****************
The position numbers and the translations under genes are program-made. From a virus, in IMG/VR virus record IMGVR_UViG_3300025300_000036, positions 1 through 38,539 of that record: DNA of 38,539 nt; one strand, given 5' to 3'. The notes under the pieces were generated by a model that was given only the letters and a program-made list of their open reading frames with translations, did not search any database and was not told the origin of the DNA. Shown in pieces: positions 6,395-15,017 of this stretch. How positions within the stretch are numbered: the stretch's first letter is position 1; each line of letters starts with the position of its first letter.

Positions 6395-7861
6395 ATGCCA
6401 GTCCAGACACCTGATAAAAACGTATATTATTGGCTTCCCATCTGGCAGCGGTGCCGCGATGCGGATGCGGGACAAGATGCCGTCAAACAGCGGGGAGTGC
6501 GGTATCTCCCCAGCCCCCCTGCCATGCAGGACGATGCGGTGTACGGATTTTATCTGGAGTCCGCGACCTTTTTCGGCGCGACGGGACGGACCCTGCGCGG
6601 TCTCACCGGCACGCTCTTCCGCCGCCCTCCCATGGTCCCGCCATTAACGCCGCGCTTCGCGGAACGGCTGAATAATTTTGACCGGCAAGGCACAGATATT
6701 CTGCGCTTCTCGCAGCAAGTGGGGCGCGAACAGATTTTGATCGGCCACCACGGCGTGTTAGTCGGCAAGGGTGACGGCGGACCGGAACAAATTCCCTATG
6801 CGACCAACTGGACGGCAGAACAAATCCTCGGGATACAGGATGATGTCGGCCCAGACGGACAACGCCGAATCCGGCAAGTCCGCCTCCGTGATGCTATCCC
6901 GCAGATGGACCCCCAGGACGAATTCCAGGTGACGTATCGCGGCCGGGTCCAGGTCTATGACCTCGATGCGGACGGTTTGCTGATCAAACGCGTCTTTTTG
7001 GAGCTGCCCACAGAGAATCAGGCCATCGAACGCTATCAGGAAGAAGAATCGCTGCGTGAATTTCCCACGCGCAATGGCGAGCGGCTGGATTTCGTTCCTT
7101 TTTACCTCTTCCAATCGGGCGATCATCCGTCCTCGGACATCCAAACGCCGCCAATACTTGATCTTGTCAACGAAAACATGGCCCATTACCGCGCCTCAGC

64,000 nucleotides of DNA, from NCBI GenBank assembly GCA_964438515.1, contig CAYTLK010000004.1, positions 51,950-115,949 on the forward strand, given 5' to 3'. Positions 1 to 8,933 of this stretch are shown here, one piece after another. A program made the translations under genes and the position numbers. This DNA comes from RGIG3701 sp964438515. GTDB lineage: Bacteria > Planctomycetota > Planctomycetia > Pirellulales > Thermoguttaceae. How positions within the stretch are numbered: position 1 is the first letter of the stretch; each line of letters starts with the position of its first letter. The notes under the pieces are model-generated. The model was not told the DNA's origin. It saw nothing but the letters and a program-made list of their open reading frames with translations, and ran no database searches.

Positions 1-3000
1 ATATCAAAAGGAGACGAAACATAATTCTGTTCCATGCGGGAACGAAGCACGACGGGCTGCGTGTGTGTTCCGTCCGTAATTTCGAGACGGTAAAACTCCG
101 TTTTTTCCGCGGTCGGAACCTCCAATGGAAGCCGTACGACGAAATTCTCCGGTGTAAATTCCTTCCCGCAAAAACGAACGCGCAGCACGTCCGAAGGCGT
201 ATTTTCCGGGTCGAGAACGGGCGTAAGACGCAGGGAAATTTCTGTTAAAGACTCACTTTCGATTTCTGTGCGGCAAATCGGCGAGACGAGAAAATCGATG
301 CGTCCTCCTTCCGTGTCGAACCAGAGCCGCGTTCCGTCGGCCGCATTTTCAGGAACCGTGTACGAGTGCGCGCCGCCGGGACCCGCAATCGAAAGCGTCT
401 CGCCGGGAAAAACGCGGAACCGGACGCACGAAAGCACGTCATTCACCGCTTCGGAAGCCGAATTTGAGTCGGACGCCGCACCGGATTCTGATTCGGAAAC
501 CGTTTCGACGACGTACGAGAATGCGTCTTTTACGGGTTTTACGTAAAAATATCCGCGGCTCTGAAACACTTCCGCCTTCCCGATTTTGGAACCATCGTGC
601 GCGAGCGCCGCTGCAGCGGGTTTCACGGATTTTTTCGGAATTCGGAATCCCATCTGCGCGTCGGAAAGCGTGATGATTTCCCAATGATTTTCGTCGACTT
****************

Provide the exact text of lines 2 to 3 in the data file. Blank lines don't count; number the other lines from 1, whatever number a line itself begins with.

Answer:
Positions 6395-7861
6395 ATGCCA